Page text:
That's where leptosperin comes in. Leptosperin is a naturally occurring chemical that is found nowhere else in nature but the nectar of the manuka flower. Unlike MGO, no health claims are made for leptosperin. However, its importance is as a marker identifying a particular honey as manuka honey. Therefore, if the honey doesn't contain leptosperin, then it ain't manuka.

Dihydroxyacetone (DHA)

Dihydroxyacetone (DHA) is a substance best known as the active agent in sunless tanning products, because on contact with the skin, it turns the skin brown. We can speculate that DHA may be what contributes to the distinctively dark golden brown of manuka honey. This may also be one of the attractions of using manuka honey for a face mask, which some leading actresses, among others, have made a well-publicized habit of doing.

However, the main significance of DHA in manuka honey is that it is a precursor chemical of MGO. So, after a year or two of putting manuka honey in storage, DHA actually transforms into MGO. For this reason, manuka honey with higher DHA levels will, if left on the shelf for a long time, turn into manuka honey with even higher MGO levels than when it was purchased, further enhancing purported health benefits.

Honeybee - New Zealand manuka honey


Unique Manuka Factor

Put the above three substances together and you come to the Unique Manuka Factor (UMF). UMF is not a substance; it is a grading system for manuka honey, administered by the Unique Manuka Factor Honey Association. The UMF system is based on the measured levels of the above three substances in the honey.

The presence of a UMF number on manuka honey proves that it is genuine manuka honey, and not fake. The UMF is an industry-wide standard, but not all manuka honey producers follow it. Therefore, considering manuka honey's high price, it is more reassuring for consumers to buy UMF-certified manuka honey.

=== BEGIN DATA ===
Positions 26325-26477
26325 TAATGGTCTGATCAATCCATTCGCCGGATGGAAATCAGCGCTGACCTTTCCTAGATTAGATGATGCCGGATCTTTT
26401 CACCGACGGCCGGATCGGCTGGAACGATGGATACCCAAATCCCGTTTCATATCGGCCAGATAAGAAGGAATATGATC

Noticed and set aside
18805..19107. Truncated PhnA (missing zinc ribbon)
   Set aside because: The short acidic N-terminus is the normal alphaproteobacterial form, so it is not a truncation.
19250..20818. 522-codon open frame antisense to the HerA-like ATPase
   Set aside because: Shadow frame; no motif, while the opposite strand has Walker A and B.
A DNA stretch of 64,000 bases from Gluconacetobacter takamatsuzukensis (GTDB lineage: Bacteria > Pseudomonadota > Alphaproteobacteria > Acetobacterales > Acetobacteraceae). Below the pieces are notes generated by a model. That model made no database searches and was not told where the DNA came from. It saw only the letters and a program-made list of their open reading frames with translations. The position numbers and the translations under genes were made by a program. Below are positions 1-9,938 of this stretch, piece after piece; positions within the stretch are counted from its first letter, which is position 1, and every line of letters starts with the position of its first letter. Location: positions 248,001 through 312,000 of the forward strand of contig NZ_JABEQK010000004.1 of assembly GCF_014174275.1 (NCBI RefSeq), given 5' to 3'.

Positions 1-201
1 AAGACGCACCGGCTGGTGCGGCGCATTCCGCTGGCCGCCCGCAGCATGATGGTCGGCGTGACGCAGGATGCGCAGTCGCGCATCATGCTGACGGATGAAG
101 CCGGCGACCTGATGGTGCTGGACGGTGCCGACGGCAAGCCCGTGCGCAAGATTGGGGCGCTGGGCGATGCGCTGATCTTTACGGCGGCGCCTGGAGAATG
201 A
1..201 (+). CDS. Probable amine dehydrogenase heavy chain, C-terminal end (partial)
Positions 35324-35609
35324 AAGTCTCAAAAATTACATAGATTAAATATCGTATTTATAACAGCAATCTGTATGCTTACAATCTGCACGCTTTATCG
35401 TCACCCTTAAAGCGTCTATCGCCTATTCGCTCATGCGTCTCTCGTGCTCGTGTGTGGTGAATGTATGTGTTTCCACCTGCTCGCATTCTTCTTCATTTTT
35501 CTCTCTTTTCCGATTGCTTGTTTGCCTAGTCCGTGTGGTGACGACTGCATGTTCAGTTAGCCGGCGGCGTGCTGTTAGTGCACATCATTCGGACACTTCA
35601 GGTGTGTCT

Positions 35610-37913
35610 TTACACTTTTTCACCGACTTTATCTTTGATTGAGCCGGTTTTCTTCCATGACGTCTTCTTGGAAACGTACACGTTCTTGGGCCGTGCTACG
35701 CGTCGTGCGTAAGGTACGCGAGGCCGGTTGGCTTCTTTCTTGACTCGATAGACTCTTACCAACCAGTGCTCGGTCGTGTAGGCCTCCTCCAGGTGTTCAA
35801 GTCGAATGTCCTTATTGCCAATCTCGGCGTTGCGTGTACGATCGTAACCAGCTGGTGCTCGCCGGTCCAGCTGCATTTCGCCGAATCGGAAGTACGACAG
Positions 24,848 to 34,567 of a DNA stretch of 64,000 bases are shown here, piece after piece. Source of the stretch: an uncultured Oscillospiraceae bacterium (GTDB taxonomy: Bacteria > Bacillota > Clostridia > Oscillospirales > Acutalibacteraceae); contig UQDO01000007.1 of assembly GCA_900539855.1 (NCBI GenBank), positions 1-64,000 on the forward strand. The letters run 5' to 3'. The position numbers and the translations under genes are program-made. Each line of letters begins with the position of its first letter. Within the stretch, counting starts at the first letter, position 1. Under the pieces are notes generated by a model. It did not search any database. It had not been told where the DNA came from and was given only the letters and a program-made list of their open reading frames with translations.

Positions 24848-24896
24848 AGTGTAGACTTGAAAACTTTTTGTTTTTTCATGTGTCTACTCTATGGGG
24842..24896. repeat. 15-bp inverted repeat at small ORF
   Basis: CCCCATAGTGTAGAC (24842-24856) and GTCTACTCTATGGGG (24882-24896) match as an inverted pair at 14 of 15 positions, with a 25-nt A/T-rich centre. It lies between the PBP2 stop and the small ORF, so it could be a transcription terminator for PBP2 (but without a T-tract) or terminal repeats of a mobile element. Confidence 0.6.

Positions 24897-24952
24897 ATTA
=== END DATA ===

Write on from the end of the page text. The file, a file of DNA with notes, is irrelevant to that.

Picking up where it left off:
Simply having a UMF number on the label reassures consumers. However, the higher the UMF number, the more MGO the honey contains, and, therefore, the greater the supposed health benefits. Any manuka honey which is UMF +5 or greater has at least 263 mg/kg of MGO. The highest rank is MGO +26, with at least 1,282 mg/kg of MGO.

Manuka blossom, New Zealand.
Manuka blossom, New Zealand.


Why buy manuka honey?

Finally, when it comes down to it, if manuka honey weren't a great-tasting product, it wouldn't be so popular, whatever the health-related claims for it might be. (Anyway, no none's arguing that manuka honey is intrinsically better for you than, say, kale or cod liver oil!)

What matters most is that manuka honey is delectable, a must-try flavour. It is dark-colored with a rich, clean, somewhat nutty, aroma that speaks of thick forests and well-fertilized gardens, and perhaps a faint ghost of that pungent, piquant, no-nonsense cough mixture that perhaps mum used to administer you a spoonful or two of.

On your tongue, the initial jammy sweetness is balanced by an almost citrus-like aftertaste that slowly transforms from sweetness, heading in the direction of what you could imagine as sourness. In other words, the flavor of manuka honey has real depth (and is therefore very difficult to accurately describe!) Manuka honey is truly a foodstuff in a flavor class of its own.

Note, too, that nearly all New Zealand honey is creamed. Unlike in many countries where honey is a runny, translucent liquid, New Zealand honey is opaque, very thick, and almost solid when cold. Manuka honey, therefore, is also creamed.

Manuka honey - a flavor experience

To conclude, manuka honey is worth the price for the flavour experience alone. If it makes you healthier as well, then that's an added bonus. A tablespoon of manuka honey adds a sweet, rich, earthy je ne sais quois to any fruit smoothie. And of course it is delicious on a slice of bread or toast. But eating it as-is out of the jar is not recommended, simply because you might not know when to stop!